Another ordinary morning. You’re tending to your front yard while your young daughter plays.
Suddenly, you catch sight of rebel forces marching in. You freeze. Then comes the sound of a rocket whistling…
– BOOM –
Debris rains from the sky. You feel yourself losing consciousness. The last thing you see is your brother and daughter fleeing, her arms outstretched, tears streaming down her face…
This is the cinematic intro to Home Behind, where you play as a father who has just lost all that is dear to him amidst a chaotic civil war. Left for dead on the edge of a desert, the only thing left to you now is an abandoned pull cart. With it, you must traverse war-torn country in search of your family. But the road is long, filled with starvation, hypothermia and violence.
While the game’s comic book art may take an edge off the gravitas, every randomly-generated encounter adds to the brutality: thieving townsfolk, riotous rebels, wild animals and vicious weather. You must craft your weapon and fight your way through with improvised tools and human wit. But in order to survive, you must live like an animal; eating raw meat and insects, drinking from abandoned toilets. You will be forced to do things you never thought yourself capable of. Even to commit atrocities.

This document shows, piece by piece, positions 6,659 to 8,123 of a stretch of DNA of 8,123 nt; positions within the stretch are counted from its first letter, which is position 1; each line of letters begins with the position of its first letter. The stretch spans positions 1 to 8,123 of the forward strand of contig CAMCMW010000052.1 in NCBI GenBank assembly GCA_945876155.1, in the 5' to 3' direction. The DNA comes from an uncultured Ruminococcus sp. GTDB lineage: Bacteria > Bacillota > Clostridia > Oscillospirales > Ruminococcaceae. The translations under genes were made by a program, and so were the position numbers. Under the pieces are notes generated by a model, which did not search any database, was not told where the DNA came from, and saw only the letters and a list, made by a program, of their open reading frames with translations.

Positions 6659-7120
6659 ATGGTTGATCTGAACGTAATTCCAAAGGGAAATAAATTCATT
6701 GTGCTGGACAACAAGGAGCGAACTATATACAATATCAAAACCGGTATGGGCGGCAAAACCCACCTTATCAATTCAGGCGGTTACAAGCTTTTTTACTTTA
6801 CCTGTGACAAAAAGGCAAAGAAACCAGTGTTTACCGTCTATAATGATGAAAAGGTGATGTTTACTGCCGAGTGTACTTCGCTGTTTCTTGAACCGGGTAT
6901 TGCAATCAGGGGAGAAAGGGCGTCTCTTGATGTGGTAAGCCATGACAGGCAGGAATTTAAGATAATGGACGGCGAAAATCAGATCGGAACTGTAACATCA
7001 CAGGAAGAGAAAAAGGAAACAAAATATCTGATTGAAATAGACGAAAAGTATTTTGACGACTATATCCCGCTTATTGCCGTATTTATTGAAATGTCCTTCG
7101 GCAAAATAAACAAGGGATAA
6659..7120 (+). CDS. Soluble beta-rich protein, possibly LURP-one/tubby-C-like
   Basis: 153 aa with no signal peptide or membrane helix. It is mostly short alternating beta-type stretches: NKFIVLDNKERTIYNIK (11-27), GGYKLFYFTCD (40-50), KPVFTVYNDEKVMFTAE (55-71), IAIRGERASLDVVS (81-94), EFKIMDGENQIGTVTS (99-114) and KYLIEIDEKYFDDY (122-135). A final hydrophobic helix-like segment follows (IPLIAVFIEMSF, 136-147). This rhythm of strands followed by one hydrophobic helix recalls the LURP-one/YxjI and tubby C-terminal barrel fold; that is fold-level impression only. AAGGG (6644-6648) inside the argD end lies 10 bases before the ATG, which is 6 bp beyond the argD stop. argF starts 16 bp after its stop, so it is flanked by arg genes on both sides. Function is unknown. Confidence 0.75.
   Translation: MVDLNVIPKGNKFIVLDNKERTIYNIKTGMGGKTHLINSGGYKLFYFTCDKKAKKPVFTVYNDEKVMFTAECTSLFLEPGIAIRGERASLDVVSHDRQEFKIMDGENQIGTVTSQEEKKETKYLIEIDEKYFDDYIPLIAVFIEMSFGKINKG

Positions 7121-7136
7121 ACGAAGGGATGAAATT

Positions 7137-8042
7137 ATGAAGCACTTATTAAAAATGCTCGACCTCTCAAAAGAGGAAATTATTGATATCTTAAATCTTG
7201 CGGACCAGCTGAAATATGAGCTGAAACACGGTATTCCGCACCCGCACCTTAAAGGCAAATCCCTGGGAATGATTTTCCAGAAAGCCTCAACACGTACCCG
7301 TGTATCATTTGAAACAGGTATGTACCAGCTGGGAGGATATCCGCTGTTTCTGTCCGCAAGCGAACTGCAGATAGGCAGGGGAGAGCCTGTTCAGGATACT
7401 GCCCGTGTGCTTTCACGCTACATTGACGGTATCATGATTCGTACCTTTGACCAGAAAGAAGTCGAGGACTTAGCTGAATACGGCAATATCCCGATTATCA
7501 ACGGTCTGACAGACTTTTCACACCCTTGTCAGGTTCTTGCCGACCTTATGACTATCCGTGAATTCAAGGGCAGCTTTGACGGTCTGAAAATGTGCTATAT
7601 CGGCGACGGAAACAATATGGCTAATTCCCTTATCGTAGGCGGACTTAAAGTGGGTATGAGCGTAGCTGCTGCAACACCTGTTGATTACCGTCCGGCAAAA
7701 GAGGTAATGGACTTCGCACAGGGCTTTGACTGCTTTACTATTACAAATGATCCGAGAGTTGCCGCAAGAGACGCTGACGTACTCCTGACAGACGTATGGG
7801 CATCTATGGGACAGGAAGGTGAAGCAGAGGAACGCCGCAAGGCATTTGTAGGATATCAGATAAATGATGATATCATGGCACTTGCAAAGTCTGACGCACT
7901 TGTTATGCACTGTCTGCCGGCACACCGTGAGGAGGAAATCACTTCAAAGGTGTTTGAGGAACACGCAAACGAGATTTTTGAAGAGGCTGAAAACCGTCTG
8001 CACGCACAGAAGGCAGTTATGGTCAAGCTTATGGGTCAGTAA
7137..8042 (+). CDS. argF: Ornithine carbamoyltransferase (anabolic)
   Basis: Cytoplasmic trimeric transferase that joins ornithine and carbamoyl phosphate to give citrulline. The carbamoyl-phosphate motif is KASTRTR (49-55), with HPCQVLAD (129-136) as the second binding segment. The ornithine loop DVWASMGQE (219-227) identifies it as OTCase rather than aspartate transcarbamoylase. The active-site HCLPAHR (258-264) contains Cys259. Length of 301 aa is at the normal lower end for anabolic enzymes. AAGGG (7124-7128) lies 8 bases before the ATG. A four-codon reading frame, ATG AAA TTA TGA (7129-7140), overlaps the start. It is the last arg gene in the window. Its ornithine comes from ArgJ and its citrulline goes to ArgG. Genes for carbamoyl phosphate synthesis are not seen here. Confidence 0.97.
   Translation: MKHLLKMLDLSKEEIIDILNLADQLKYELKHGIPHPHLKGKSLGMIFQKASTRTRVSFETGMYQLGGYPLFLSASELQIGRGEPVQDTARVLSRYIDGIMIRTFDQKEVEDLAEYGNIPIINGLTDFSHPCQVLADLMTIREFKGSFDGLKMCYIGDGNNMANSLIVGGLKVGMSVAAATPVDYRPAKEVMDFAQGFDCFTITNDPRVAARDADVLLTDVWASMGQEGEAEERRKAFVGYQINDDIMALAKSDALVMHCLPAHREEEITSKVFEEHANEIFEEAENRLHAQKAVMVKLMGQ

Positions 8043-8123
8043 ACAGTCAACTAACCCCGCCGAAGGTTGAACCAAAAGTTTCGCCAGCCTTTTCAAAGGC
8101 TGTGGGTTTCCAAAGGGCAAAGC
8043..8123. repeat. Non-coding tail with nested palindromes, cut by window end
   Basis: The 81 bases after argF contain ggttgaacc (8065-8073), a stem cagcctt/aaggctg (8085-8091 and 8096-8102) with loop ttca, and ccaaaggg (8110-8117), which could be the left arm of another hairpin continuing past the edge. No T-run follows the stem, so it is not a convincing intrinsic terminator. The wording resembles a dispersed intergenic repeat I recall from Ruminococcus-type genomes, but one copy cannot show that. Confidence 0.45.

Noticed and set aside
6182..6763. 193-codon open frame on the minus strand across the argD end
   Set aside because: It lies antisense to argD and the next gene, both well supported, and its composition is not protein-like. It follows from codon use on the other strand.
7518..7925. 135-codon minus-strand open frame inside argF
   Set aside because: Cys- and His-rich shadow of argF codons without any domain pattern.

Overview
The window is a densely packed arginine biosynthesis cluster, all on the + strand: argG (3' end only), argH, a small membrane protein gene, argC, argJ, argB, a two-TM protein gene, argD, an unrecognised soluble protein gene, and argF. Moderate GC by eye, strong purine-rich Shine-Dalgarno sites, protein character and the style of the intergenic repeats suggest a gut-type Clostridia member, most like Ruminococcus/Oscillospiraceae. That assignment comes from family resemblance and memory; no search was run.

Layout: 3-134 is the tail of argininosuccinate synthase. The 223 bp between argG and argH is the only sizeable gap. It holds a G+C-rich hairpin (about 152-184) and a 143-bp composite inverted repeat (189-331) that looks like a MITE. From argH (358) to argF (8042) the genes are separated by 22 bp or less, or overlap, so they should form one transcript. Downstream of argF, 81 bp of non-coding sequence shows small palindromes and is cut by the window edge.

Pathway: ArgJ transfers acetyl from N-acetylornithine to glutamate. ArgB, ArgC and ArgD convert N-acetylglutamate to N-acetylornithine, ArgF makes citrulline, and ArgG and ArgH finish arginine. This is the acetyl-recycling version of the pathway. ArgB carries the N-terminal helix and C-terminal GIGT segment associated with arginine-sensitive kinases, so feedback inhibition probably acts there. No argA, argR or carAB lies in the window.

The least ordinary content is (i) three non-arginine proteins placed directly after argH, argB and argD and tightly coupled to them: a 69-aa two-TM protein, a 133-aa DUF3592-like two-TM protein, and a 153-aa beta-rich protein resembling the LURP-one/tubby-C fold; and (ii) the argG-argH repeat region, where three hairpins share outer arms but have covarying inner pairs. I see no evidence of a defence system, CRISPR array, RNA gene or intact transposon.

This seemingly unreal survival challenge is exhilarating. In some countries, however, such chaos is a reality. Unlike in a game, fleeing refugees cannot save their progress. There is no respawn. Home Behind, if anything, is a reminder of the horrors of war and devastation it brings to innocent people. In the words of Kenyan-born British writer Warsan Shire about the plight of refugees worldwide, “No one leaves home unless home is the mouth of a shark.”